Nonetheless, there is at least some indirect evidence that satisfaction with careers tapers off in late career. For example, when older people retire and then come back into the workforce in some type of “bridge employment,” more than 25 percent choose a new career altogether. There are several potential explanations for this phenomenon.
Part of the explanation may rest with the issue of burnout; after 30 years in a vocation, individuals may experience boredom and lack of emotional involvement in their daily activities and psychologically distance themselves from their occupations. Another potential explanation is that older workers may start devaluing their careers as a means of adjusting to retirement. As workers become more aware of impending retirement, they may start devaluing their vocations to reduce the amount of cognitive dissonance they might experience when they leave them—for example, “I’m not leaving such great a career after all.” Third, career paths can change dramatically over the course of a 30-year period, and individuals may look backward and find the changes in their career paths unappealing.
Perceived Age Discrimination and Work-Related Self-Esteem
A particularly important job attitude to consider here is perceived age discrimination. In trying to explain this phenomenon, researchers have drawn a distinction between normative age and chronological age. This research suggests that it is not only chronological age that can create bias but also an individual’s age relative to expectations of others. Thus, even within a cohort of individuals at the same chronological age, some can be described as being ahead of schedule, on track, or falling behind—and this last group is the most vulnerable to age discrimination.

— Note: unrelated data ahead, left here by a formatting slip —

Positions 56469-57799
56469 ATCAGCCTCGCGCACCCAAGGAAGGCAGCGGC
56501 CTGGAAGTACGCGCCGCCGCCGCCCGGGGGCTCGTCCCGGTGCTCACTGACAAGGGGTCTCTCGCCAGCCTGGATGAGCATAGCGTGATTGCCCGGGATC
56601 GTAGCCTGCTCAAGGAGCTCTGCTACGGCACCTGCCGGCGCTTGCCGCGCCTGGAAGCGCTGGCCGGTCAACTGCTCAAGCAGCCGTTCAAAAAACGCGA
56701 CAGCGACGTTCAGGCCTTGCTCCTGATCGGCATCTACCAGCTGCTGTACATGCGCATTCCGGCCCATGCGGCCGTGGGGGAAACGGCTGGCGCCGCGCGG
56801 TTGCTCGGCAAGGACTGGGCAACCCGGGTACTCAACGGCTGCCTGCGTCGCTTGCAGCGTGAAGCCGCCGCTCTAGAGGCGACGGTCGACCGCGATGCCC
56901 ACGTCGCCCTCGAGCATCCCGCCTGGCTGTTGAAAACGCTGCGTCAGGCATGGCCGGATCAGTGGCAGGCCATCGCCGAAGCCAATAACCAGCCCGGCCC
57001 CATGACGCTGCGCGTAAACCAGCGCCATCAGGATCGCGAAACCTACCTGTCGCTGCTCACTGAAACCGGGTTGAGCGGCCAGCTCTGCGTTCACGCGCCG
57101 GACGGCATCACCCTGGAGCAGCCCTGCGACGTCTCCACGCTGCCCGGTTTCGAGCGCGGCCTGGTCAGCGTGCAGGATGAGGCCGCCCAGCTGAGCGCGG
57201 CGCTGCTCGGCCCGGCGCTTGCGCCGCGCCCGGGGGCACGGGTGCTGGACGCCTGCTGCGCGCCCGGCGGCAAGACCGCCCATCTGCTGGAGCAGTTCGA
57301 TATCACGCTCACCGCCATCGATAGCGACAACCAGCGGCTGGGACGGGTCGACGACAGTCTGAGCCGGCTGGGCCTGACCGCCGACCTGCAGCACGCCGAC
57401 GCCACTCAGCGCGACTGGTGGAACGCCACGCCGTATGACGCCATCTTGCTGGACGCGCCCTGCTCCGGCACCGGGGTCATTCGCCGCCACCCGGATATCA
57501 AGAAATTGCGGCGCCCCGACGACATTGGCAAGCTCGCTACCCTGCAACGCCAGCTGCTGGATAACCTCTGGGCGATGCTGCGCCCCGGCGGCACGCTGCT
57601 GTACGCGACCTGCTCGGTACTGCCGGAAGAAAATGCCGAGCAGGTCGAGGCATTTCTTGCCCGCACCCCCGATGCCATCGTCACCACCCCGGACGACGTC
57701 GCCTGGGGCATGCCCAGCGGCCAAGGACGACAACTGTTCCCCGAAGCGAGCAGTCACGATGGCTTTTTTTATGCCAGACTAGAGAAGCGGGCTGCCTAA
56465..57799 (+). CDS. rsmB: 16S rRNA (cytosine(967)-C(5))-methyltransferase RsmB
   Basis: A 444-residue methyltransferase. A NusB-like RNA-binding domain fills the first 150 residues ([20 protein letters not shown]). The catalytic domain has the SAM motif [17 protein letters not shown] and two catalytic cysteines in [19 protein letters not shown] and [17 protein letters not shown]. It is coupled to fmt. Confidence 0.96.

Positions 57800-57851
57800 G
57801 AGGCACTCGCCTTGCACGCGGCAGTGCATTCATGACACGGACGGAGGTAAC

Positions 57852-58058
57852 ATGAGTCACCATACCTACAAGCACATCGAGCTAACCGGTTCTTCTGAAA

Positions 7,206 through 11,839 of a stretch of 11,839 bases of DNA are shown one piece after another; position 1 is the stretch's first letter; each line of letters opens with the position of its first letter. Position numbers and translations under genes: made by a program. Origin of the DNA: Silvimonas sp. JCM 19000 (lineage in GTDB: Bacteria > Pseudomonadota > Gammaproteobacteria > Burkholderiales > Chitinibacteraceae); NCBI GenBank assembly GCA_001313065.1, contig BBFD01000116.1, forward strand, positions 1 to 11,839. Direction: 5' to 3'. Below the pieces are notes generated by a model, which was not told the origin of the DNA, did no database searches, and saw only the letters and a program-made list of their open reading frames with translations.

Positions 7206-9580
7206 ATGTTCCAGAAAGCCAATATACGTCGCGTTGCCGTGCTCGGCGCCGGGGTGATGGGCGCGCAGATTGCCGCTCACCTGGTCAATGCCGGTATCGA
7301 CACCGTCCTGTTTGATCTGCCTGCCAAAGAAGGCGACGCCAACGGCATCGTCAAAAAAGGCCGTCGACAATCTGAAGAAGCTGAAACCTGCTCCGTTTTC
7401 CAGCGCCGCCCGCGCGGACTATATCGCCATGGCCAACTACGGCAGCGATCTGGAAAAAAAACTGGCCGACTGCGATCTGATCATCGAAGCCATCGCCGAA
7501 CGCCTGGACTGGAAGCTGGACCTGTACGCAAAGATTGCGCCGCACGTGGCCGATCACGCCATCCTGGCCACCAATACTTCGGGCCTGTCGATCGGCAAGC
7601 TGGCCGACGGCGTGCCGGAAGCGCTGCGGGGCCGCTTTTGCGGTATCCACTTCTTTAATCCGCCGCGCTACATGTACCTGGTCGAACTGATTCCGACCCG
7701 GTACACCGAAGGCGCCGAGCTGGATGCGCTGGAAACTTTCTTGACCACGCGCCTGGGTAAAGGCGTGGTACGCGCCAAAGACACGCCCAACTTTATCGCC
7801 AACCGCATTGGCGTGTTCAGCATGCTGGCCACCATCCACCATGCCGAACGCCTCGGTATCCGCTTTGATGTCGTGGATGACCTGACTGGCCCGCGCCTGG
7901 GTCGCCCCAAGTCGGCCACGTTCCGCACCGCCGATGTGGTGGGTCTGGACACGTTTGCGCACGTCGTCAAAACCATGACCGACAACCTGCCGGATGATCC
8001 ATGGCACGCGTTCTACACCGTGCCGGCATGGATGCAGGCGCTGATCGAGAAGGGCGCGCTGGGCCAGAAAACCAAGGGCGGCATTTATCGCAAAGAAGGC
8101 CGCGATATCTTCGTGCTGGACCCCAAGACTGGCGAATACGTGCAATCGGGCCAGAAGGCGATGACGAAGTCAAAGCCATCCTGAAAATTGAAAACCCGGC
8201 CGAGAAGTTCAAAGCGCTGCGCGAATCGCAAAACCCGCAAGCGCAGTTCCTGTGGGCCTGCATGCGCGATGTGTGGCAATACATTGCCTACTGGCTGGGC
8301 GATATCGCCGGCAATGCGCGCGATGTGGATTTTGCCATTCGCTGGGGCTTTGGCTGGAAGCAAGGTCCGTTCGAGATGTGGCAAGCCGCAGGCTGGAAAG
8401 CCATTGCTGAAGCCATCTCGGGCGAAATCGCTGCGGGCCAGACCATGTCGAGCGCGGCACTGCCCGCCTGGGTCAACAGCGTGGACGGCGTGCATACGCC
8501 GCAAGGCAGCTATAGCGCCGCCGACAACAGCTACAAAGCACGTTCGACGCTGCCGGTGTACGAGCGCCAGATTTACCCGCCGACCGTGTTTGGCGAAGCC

Along similar lines, the research of organizational demographers suggests that the more discrepant an individual’s age with the dominant coalition in a group, the more likely he or she is to be discriminated against. Thus, late-career individuals working primarily with other older employees are less likely to be subjected to bias than those working primarily with young employees.